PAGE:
Meet the Faculty
Farhat G. Agbaria is the director of Face to Face, an Arab-Jewish youth encounter program based at the Jewish Arab Center for Peace in Givat Haviva, in northern Israel. Face to Face is designed to foster greater understanding between Jewish and Arab teens through facilitated dialogue focusing on both personal and intercommunal issues. In addition, Mr. Agbaria has worked in served as a facilitator of coexistence groups at Seeds of Peace, an international summer camp in the United States whose participants include adolescents from Israel and Palestine, India and Pakistan, Cyprus and the former Yugoslavia. Mr. Agbaria holds degrees in Political Science and Sociology from Tel Aviv University, and has had extensive training in group facilitation from Tel Aviv University, the Arab-Jewish Institute for Peace, and the Murray Institute for Personal Growth. He was a Brandeis International Fellow in 1998 and remains affiliated with Brandeis' International Center for Ethics, Justice and Public Life.
Cynthia E. Cohen is director of Coexistence Research and International Collaborations for the Slifka Program in Intercommunal Coexistence at Brandeis University and the director of Recasting Reconciliation through Culture and the Arts. She participates in action-research partnerships with grassroots coexistence and peacebuilding efforts - currently in Sri Lanka and in the Middle East - and teaches courses at both the undergraduate and graduate level. Prior to her tenure at Brandeis' International Center for Ethics, Justice and Public Life, she founded and directed The Oral History Center, a Boston-area community-based organization of artists, scholars and community people devoted to strengthening intercommunal relations through the sharing of stories. Cynthia holds degrees from the Massachusetts Institute of Technology and the University of New Hampshire. She writes on the ethical and aesthetic dimensions of reconciliation; her recent publications include Working with Integrity: A Guidebook for Peacebuilders Asking Ethical Questions and the essay Engaging with the Arts to Promote Coexistence.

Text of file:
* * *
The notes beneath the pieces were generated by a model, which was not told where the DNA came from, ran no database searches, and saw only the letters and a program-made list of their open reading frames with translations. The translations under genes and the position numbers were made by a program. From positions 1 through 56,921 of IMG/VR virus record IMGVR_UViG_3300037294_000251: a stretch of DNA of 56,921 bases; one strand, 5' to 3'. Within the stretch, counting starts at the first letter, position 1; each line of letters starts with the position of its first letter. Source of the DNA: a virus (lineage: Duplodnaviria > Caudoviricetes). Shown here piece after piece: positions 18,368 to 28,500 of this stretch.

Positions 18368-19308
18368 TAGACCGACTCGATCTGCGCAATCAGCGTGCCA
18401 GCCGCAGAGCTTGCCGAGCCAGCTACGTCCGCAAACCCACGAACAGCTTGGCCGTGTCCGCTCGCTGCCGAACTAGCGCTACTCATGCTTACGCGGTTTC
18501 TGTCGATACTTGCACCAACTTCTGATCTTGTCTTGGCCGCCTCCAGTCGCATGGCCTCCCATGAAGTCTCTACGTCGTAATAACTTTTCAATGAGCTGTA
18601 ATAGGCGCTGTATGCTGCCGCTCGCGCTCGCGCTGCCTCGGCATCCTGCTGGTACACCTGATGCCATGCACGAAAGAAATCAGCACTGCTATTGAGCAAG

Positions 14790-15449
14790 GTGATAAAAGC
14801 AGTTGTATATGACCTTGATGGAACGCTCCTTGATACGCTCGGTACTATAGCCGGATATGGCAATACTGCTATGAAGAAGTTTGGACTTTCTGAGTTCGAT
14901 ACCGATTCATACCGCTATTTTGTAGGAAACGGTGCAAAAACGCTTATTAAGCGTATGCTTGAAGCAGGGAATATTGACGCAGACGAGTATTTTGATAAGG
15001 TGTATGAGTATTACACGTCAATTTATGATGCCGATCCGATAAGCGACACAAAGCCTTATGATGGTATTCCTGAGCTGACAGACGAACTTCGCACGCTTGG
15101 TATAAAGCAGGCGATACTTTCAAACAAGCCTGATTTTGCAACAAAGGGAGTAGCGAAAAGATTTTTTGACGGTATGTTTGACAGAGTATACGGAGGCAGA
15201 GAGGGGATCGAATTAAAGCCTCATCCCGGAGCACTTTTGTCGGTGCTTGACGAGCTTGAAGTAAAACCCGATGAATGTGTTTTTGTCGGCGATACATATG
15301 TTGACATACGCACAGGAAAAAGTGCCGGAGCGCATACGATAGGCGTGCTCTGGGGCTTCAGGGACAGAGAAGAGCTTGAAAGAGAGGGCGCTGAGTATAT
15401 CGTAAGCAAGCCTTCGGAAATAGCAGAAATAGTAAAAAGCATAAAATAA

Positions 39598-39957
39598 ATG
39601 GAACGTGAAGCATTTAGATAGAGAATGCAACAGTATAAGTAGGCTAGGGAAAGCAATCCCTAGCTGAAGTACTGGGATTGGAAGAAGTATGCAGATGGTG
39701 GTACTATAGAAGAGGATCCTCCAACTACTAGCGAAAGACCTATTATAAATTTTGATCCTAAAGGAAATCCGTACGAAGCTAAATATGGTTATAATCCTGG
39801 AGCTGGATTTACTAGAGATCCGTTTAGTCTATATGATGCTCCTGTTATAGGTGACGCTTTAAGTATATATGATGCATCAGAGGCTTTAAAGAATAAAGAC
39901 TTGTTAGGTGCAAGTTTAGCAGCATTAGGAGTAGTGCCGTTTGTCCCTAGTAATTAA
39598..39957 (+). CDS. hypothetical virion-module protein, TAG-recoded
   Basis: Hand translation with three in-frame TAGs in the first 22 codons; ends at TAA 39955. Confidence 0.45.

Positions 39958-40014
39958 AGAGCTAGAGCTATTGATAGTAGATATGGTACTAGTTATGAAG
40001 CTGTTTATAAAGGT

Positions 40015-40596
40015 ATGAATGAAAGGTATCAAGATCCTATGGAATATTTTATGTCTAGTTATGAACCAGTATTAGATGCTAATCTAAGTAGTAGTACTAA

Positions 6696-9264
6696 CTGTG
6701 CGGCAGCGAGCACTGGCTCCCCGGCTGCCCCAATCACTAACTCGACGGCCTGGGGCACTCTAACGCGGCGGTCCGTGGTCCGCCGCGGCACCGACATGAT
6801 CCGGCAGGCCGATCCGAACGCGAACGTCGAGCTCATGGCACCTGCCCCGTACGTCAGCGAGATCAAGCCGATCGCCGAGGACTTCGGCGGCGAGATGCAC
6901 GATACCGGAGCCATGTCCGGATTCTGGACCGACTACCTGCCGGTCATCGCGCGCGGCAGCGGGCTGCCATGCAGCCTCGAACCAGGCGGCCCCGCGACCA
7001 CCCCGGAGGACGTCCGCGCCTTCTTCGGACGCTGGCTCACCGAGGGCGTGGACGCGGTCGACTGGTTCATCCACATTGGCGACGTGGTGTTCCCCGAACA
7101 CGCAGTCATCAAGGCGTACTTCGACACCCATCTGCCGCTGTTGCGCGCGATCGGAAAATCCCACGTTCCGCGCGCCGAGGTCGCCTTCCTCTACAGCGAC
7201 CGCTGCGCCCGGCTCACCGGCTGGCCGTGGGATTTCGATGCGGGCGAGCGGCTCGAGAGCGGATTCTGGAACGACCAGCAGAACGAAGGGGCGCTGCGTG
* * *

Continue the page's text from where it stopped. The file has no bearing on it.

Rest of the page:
Jonathan Fox is the director of the School for Playback Theatre and co-director of Recasting Reconciliation through Culture and the Arts. He is a former Fulbright Scholar and Harvard University graduate who has combined formal studies in oral composition, experience in experimental theatre, and post graduate certification in psychodrama to forge a theatre of story in which the script comes from the community. Founder and artistic director of the original Playback Theatre company, and director of the School for Playback Theatre, he taught for ten years on the faculty of the State University of New York and regularly serves as guest faculty at many institutions. When not performing and teaching playback, he is a storyteller and author. He has written Acts of Service: Spontaneity, Commitment, Tradition in the Nonscripted Theatre, edited The Essential Moreno: Writings on Spontaneity, Psychodrama and Group Method, and co-edited Gathering Voices: Essays on Playback Theatre.